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Biography of William S. McNeill

William S. McNeill was born in Hardy county, Virginia, November 1, 1837. His parents moved to this county in 1855, and his father, John H. McNeill, was president of the first fair held in this county in 1856, and had at that time the only herd of Short-Horn Durham cattle in northwest Missouri. When the war began his father raised a company of cavalry for the Confederate army, and died November 11, 1864, from a wound received in the Shenandoah Valley, Virginia, while at the head of his company, known as the Partisan Rangers. The command then fell to his son Jesse, brother of William S. McNeill, who with sixty men executed one of the most daring feats of the late war. Going into the Union lines at Cumberland, in Maryland, where there were 10,000 Union soldiers, he went to the hotel where Generals Crook and Kelley were sleeping, went to to their rooms, took them prisoners, and got them safe within his own lines. He rode ninety miles in twenty-four hours in performing the deed. William S. McNeill was educated in the common schools, supplemented by a ten months term at the State University, at Columbia, Missouri. He enlisted at the beginning of the war in his father’s company and served eight months, then returned home and served eight months in the Enrolled State Militia. In 1875 he made a trip to Oregon and the northwestern Territories. He is now one of Daviess county’s best sheep raisers, having given his attention to the husbandry of sheep for several years. In the summer of 1858 he was on the...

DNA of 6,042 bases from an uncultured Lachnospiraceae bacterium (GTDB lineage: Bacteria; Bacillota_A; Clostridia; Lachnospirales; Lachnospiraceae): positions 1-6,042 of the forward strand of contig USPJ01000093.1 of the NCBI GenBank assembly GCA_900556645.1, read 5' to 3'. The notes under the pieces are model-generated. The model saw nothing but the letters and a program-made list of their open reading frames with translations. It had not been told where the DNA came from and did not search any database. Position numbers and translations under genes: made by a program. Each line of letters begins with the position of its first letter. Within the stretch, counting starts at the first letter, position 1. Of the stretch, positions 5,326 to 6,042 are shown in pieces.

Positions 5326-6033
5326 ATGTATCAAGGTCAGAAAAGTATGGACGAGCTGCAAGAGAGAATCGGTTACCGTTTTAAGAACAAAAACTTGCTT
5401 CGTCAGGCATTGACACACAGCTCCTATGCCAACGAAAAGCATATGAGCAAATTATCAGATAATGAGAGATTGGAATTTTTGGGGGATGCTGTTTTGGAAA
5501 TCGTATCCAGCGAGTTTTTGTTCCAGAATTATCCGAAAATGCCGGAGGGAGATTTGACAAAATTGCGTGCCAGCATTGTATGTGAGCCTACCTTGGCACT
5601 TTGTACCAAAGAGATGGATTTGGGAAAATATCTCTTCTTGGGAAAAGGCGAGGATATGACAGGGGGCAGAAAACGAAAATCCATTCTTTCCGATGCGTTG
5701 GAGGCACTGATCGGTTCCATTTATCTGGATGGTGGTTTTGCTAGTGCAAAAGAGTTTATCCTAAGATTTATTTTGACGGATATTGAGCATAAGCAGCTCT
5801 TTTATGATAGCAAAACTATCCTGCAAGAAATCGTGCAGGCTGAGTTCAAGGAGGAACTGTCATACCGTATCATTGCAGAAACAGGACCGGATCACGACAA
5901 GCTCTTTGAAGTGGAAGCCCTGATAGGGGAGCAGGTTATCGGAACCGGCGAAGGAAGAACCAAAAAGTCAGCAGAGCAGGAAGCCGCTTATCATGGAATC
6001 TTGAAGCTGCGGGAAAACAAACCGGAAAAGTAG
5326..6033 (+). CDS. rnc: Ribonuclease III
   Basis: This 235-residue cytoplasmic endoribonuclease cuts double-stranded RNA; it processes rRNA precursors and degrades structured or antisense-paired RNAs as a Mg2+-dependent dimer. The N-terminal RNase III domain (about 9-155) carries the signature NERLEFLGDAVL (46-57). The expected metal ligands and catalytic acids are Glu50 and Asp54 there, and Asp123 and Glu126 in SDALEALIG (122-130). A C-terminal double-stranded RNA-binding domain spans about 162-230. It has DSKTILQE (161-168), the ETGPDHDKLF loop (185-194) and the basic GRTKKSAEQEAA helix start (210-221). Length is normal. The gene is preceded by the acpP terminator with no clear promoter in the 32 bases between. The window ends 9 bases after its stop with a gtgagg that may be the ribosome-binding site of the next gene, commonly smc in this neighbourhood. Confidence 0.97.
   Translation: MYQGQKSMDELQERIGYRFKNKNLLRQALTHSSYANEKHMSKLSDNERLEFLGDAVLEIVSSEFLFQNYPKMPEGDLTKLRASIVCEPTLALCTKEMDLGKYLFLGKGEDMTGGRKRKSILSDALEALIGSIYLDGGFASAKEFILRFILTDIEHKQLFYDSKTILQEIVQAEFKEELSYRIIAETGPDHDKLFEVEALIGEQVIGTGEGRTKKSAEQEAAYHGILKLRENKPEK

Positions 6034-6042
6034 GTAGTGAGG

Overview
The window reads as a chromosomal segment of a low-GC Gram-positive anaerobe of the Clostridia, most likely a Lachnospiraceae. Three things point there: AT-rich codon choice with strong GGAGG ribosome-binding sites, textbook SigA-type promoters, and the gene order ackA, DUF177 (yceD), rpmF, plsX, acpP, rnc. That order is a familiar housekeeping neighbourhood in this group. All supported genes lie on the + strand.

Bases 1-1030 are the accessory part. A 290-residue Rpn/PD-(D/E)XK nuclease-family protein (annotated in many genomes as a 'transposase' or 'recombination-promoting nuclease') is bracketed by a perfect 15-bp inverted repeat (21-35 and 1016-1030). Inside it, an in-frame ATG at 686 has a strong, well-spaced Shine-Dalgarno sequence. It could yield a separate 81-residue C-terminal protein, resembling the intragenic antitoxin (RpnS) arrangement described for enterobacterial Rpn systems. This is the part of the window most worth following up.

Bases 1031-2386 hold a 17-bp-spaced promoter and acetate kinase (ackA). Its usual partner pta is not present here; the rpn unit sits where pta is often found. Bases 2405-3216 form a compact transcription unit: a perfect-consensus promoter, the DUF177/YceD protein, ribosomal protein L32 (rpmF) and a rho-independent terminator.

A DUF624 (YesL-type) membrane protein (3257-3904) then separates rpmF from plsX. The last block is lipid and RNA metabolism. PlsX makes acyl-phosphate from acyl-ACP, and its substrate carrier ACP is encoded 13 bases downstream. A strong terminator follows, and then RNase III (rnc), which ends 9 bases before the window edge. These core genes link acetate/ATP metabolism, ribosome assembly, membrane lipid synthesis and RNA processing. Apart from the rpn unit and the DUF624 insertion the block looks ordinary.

Biography of the See Family

The See family is of German origin. Three brothers, Adam, George, and Michael, with seven sisters, were raised in Hardy Co., Va. Their father, George, and a Negro man were all killed by lightning while stacking hay. The girls married and settled in Kentucky and Ohio. Adam was a prominent lawyer, and lived and died in Virginia. Michael married Catharine Baker, of Hardy Co., Va., by whom he had Mary, Elizabeth, Adam C , Barbara, Anthony, Jacob, John, Solomon, and Noah. Mr. See was a soldier of the war of 1812. He settled in Montgomery Co., Mo., in 1837. His daughter Elizabeth married Hugh Hart, who settled in Montgomery County in 1839. Barbary married Thomas McCleary, who settled in Montgomery County in 1810 Jacob married Rachel Morrison, and settled in Montgomery County in 1837. He has been Justice of the Peace and Deputy Sheriff, and is now the Representative of his County in the State Legislature. He was also a prominent member and officer of the Evanix Society, in Danville. Mr. See is very fond of fine stock, and in 1871 he raised eighteen hogs that averaged from 700 to 1000 pounds each. He took them to St. Louis, had them made into bacon, and sent the hams to Memphis, Tenn. But they were shipped hack, with a statement from the commission merchant that they were not buying horse hams. Mr. See also raised, and still has in his possession, the largest ox in the world. He has made a good deal of money by exhibiting this mammoth brute in various parts of the United States, and everywhere he...

Biography of John Cravens